There have been a number of books written recently about the history of translation. What certainly is true is that as we move from the age of the tower of Babel (where the Bible tells us different languages were first introduced) to the age of Babel Fish (and other instant translation services) there is a growing need for translation. As the internet spreads, and globalisation moves on - the need for translation increases. Language schools and courses, like St Georges language courses in London, may help you to learn Spanish in London but theorists throughout the ages have insisted that a good translator must not only know the language but understand the culture they are translating.
The word translation itself derives from a Latin term meaning "to bring or carry across". The Ancient Greek term is 'metaphrasis' ("to speak across") and this gives us the term 'metaphrase' (a "literal or word-for-word translation") - as contrasted with 'paraphrase' ("a saying in other words"). This distinction has laid at the heart of the theory of translation throughout its history: Cicero and Horace employed it in Rome, Dryden continued to use it in the seventeenth century and it still exists today in the debates around "fidelity versus transparency" or "formal equivalence versus dynamic equivalence". The first known translations are those of the Sumerian epic Gilgamesh into Asian languages from the second millennium BC. Later Buddhist monks translated Indian sutras into Chinese and Roman poets adapted Greek texts.
Translation undertaken by Arabs could be said to have kept Greek wisdom and learning alive. Having conquered the Greek world, they made Arabic versions of its philosophical and scientific works. During the Middle Ages, translations of these Arabic versions were made into Latin - mainly at the school in Córdoba, Spain. These Latin translations of Greek and original Arab works of learning helped underpin Renaissance scholarship.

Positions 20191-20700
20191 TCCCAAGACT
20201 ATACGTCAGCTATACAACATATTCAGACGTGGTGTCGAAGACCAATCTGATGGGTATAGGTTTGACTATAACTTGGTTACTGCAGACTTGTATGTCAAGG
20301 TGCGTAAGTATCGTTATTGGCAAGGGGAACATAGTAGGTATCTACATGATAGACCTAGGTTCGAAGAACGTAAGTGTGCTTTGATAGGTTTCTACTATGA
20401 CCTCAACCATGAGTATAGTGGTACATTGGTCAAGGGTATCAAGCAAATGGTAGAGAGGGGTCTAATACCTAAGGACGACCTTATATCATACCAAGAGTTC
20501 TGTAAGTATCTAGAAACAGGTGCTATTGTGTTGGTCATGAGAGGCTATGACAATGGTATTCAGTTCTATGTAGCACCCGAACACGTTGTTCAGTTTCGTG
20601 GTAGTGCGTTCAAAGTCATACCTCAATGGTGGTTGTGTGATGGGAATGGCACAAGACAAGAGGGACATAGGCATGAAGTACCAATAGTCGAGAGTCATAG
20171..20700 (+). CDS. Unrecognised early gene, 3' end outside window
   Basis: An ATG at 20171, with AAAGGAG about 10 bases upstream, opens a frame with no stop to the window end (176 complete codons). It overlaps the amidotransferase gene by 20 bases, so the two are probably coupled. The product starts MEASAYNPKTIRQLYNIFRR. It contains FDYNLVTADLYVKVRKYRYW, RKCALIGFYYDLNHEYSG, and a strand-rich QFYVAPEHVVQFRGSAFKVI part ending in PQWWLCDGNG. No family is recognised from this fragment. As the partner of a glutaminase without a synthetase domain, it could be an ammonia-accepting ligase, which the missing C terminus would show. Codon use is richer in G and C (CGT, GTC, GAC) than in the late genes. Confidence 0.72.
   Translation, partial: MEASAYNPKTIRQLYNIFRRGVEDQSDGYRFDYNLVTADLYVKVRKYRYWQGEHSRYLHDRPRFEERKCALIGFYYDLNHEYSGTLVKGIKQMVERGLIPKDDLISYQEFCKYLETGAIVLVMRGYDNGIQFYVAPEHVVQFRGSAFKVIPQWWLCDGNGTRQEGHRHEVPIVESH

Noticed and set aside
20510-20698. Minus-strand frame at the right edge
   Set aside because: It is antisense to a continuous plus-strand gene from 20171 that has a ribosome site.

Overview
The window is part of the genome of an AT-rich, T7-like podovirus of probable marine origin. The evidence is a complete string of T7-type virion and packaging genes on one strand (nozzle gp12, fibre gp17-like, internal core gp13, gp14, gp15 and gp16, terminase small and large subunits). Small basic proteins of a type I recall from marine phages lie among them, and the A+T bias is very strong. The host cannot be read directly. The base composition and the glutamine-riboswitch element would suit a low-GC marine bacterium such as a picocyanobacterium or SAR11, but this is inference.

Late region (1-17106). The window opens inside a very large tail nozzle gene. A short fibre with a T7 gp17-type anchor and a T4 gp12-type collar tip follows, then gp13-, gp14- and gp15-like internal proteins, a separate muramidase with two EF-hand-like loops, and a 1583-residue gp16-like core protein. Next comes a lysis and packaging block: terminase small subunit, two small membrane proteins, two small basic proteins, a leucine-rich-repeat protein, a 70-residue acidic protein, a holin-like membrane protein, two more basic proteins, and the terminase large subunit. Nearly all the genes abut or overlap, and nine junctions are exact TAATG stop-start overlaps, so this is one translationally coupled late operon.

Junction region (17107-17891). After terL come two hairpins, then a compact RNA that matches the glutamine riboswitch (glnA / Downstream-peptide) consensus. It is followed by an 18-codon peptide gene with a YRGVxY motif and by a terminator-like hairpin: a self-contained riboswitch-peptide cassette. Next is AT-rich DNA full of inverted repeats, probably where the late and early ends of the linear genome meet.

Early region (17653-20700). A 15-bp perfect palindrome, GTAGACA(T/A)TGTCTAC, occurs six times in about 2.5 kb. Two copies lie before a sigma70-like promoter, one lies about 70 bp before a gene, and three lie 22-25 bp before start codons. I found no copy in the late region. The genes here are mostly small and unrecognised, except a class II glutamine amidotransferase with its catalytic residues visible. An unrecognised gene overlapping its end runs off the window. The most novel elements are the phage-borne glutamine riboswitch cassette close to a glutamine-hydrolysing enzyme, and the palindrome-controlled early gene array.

Religious texts have played a great role in the history of translation. One of the first recorded instances of translation in the West was the rendering of the Old Testament into Greek in the 3rd century BC. A task carried out by 70 scholars this translation itself became the basis for translations into other languages.
Saint Jerome, the patron saint of translation, produced a Latin Bible in the 4th century AD that was the preferred text for the Roman Catholic Church for many years to come. Translations of the Bible, though, were to controversially re-emerge when the Protestant Reformation saw the translation of the Bible into local European languages - eventually this led to Christianity's split into Roman Catholicism and Protestantism due to disparities between versions of crucial words and passages. Martin Luther himself is credited with being the first European to propose that one translates satisfactorily only toward his own language: a statement that is just as true in modern translation theory.
Whilst industrialisation has led to the formalization of translation for business purposes since the eighteenth century it is, perhaps, the internet and mechanical translation that has really revolutionised the field. In terms of theory Lawrence Venuti's call for "foreignizing" strategies marks a call for fidelity over transparency in translation. The two poles of metaphrase and paraphrase, however, still set the terms of debate from the age of Babel to that of Babel Fish.
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